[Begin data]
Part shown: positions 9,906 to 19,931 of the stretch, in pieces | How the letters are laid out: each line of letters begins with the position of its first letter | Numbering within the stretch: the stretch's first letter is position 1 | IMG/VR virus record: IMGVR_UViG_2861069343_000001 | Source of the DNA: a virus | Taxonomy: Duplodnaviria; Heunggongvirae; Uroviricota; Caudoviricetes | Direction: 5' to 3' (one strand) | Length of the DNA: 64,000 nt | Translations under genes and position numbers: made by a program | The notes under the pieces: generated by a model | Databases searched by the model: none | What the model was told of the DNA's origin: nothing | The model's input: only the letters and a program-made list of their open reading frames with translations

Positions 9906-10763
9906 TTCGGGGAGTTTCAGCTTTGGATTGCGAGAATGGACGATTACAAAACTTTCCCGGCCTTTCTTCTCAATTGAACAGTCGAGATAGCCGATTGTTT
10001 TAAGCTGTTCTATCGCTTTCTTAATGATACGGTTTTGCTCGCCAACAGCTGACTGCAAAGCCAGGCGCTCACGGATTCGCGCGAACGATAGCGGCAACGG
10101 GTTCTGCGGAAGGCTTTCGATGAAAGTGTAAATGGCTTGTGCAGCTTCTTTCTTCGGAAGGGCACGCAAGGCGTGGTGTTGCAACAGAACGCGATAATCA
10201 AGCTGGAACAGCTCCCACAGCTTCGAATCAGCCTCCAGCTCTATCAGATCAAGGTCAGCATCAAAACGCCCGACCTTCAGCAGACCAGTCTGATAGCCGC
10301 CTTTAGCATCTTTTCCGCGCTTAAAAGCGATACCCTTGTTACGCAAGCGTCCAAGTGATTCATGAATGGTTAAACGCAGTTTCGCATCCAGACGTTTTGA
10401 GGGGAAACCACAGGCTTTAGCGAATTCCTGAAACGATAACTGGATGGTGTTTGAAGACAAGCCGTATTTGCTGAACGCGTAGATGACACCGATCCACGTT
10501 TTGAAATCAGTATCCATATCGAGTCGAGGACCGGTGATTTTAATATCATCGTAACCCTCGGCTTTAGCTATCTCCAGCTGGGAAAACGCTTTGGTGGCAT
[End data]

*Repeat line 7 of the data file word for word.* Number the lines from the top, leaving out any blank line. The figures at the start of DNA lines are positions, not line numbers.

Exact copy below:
10301 CTTTAGCATCTTTTCCGCGCTTAAAAGCGATACCCTTGTTACGCAAGCGTCCAAGTGATTCATGAATGGTTAAACGCAGTTTCGCATCCAGACGTTTTGA